Wrigley Building, Chicago
It’s only fitting for a roundup of historic American high-rises to include a couple of examples from Chicago, birthplace of the skyscraper (and the Ferris Wheel, the zipper, the dishwasher and the vacuum cleaner).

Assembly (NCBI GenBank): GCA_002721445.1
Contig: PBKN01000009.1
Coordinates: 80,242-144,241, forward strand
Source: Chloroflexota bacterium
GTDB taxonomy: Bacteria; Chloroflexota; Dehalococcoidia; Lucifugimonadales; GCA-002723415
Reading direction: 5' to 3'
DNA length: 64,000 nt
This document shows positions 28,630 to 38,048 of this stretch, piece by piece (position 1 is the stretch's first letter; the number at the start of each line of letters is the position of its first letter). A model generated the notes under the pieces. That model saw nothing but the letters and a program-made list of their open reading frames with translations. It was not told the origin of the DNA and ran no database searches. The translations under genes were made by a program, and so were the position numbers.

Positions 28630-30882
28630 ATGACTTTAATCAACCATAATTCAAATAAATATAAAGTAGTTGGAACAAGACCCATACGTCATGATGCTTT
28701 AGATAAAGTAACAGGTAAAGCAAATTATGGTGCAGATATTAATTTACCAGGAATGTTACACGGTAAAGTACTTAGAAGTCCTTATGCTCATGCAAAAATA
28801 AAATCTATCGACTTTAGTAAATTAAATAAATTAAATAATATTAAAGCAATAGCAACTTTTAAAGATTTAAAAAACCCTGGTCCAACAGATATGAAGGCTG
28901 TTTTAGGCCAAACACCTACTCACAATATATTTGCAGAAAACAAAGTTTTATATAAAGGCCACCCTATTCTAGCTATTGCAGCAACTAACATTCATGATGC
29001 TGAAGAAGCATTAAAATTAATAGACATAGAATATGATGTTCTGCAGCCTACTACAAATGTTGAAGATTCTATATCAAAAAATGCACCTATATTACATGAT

While chewing gum wasn't invented in Chicago, one of the Windy City's most illustrious early 20th century high-rises stands as a testament to the enduring popularity of Big Red, Juicy Fruit, Doublemint and the gang. Completed in two stages – 1921 for the 30-story, clock-sporting south tower and 1924 for the larger 21-story north tower – along Chicago's Magnificent Mile, the Wrigley Building hasn't been home to the Wrigley Company for over a decade. Regardless, this glazed terra cotta-clad stunner still shines and sparkles like a set of Extra-chomping pearly whites. The Wrigley Building was never Chicago's tallest building, but it has been the site of several firsts: it was the city's first air-conditioned office building as well as the first landmark building in town to be lit up at night by floodlights. Graham, Anderson, Probst & White, the powerhouse firm behind numerous other Chicago landmarks including the Field Museum and Merchandise Mart, conceived the design, which was influenced by the Cathedral of Seville's famed bell tower. And while you can't get much more iconic than the Wrigley Building, it's worth noting its also-prominent neighbors along Michigan Avenue: the neo-Gothic Tribune Tower (1925), the soaring Art Deco beauty at 333 North Michigan (1928) and the London Guarantee Building (1923), which early 1990s sitcom junkies will recognize from "Perfect Strangers" as the workplace of Cousin Larry.